See a doctor right away if you have severe or concerning symptoms after eating undercooked salmon. Food poisoning usually resolves on its own, but dehydration and secondary infections can occur. At-risk groups may need antibiotics or additional treatment.

How long does salmonella last?

A salmonella infection usually lasts around 4 to 7 days. Most healthy people recover without treatment as their immune system fights it off. However, symptoms can linger for some. It may take:

  • 1-2 weeks for appetite and bowel habits to return to normal.
  • 1-3 months for joint pain or fatigue to fully resolve in severe cases.
  • Up to 6 months for abdominal issues to disappear for those with irritable bowel syndrome.

See your doctor if salmonella symptoms don’t improve after a week or if you have an underlying condition. Testing can confirm the diagnosis, and medications may help relieve symptoms.

What helps salmonella go away?

To help salmonella resolve and ease symptoms at home:

  • Drink plenty of fluids to prevent dehydration.
  • Get lots of rest.
  • Eat small, bland foods that are gentle on the stomach.
  • Take over-the-counter meds like Imodium for diarrhea.
  • Avoid antibiotics unless prescribed, as they may prolong infection.

Can salmonella go away without antibiotics?

Yes, most cases of salmonella infection go away without antibiotics. The illness is typically self-limiting, meaning the immune system can fight it off on its own.

Antibiotics are only recommended in certain cases, including:

  • Infants under 3 months old with salmonella.
  • Adults over 50 years old or with weakened immune systems.
  • Cases where the infection spreads from the intestines to the bloodstream.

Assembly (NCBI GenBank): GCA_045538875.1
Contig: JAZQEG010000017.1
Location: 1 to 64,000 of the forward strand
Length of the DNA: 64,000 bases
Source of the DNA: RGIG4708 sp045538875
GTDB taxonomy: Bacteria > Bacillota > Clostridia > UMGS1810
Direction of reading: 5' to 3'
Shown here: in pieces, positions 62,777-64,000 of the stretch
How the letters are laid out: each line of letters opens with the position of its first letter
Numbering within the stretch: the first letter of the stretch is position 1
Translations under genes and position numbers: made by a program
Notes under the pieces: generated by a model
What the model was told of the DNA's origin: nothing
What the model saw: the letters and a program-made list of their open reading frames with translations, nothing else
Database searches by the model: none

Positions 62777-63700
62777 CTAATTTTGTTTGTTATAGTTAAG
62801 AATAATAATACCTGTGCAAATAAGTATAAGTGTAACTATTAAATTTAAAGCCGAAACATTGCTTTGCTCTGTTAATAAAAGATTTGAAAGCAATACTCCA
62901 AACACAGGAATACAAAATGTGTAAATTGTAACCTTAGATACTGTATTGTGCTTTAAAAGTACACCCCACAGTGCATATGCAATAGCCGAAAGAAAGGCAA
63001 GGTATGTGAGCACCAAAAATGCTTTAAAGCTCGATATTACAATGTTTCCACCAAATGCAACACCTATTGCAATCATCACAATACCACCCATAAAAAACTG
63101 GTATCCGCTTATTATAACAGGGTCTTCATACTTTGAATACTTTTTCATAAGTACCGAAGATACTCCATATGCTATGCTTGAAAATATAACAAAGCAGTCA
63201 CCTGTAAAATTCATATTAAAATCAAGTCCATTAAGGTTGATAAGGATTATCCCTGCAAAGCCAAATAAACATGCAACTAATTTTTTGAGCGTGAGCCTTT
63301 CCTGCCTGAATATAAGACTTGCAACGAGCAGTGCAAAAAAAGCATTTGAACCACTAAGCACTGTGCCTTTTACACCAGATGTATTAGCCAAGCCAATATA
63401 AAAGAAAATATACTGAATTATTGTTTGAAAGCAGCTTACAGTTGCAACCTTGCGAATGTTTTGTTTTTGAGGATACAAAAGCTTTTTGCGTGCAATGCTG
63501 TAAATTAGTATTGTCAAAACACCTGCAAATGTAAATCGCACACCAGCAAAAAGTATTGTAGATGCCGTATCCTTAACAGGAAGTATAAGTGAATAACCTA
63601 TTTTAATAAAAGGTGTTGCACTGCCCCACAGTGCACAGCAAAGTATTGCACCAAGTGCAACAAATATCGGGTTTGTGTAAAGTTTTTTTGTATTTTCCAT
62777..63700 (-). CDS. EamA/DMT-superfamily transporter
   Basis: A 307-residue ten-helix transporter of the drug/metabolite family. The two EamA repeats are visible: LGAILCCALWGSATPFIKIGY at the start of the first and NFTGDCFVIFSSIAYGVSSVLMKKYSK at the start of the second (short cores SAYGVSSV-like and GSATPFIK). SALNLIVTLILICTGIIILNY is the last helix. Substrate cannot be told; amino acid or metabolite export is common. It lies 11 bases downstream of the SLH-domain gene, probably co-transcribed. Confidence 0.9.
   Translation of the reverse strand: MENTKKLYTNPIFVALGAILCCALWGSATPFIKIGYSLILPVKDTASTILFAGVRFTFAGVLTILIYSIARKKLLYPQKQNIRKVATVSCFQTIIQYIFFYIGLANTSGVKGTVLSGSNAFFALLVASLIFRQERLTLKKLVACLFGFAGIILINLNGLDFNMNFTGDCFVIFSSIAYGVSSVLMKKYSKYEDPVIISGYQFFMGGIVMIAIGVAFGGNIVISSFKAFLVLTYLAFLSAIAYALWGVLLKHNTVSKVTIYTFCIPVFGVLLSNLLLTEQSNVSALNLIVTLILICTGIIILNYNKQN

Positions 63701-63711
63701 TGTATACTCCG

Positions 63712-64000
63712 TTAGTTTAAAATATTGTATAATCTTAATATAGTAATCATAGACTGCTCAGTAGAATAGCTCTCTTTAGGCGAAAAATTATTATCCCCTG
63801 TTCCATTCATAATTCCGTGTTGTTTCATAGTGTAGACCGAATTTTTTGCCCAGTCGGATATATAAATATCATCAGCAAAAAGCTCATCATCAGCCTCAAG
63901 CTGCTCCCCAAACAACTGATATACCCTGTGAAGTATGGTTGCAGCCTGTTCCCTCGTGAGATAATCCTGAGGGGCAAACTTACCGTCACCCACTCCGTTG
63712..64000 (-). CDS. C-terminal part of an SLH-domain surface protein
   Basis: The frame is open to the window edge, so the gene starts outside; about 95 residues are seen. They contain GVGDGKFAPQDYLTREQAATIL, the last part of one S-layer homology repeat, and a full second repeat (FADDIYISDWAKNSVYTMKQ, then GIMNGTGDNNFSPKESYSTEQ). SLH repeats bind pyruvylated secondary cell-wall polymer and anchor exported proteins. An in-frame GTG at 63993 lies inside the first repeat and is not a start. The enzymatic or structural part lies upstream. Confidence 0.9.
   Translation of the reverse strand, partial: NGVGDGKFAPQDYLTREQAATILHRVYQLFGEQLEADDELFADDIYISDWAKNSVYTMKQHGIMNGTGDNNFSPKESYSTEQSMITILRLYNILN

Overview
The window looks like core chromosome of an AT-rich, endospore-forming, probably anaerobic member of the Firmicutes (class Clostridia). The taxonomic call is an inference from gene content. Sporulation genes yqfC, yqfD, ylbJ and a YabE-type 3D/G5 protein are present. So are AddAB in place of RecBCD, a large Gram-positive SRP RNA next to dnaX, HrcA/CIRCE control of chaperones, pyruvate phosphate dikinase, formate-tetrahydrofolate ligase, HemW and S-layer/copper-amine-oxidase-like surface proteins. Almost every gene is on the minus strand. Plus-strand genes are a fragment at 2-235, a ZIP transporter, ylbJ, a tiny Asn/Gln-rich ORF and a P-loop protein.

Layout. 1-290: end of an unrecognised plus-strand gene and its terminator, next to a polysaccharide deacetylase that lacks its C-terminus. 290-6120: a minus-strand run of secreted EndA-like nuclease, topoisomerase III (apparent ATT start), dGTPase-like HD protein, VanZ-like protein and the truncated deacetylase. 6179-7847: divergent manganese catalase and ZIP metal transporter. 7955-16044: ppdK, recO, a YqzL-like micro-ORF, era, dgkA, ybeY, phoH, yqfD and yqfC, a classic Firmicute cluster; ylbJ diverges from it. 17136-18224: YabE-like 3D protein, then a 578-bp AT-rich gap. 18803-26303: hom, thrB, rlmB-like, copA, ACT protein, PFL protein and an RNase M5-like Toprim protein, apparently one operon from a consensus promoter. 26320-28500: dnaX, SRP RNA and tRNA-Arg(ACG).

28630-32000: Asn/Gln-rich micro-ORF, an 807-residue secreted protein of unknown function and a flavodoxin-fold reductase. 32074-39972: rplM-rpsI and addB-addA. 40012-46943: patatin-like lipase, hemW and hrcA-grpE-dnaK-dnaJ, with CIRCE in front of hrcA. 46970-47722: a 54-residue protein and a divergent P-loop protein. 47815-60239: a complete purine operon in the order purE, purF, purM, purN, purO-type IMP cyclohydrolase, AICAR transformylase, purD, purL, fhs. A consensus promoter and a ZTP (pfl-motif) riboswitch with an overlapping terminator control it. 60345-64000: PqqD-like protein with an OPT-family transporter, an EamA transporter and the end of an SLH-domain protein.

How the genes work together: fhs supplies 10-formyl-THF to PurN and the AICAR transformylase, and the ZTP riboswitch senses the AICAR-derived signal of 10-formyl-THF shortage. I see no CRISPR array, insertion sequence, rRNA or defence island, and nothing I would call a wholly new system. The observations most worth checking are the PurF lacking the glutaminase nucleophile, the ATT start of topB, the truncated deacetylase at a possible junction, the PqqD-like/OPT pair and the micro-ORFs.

• Instances where dehydration, malnutrition, or other complications arise.
  • Salmonella that persists longer than 1 week.

Using antibiotics when not needed may actually delay recovery in otherwise healthy individuals. Always consult with your doctor regarding appropriate treatment.

How do you know if salmonella is gone?

Signs that a salmonella infection has resolved include:

  • Diarrhea, nausea, vomiting, cramps diminish and stop.
  • Fever goes away.
  • Appetite returns to normal.
  • Bowel movements return to normal consistency.
  • Fatigue and headaches go away.
  • No more abdominal tenderness.

It can sometimes take a week or longer for digestive symptoms to fully disappear after other symptoms end. Check with your doctor if any severe symptoms last more than 2-3 days.

Repeat testing isn’t typically needed unless symptoms persist. Previously cleared salmonella can be shed in stool months later but usually isn’t infectious.

Can you get salmonella twice?

Yes, it’s possible to develop salmonella more than once. Salmonella immunity after an infection varies between the different salmonella strains and can decrease over time. Reinfection is more likely to happen if:

  • Your immunity has waned since a prior infection.
  • You’re exposed to a different salmonella serotype than before.
  • Your infection was mild or didn’t cause symptoms the first time.
  • You have a weakened immune system.

To reduce your risk of reinfection, practice good food safety habits like avoiding raw meats, unpasteurized dairy, and contaminated items. Properly wash hands and surfaces, and don’t prepare food when ill.

What are the chances of getting sick from slightly undercooked salmon?

It’s hard to pin down the exact odds. In general, the risk of getting sick from undercooked salmon depends on:

  • How much salmon was consumed.
  • How undercooked the salmon was.
  • If the salmon contained any pathogens.
  • Your personal susceptibility.

The bacteria and parasites most concerning in raw/undercooked fish are not present in all fish. But when present, illness can occur after ingesting just a few organisms. Vulnerable groups face higher odds of getting sick.

While a healthy person may eat slightly undercooked salmon and not get sick frequently, it’s safest to just avoid undercooked salmon altogether. The rewards of eating undercooked fish rarely outweigh the risks.

How many bacteria does it take to get sick from salmonella?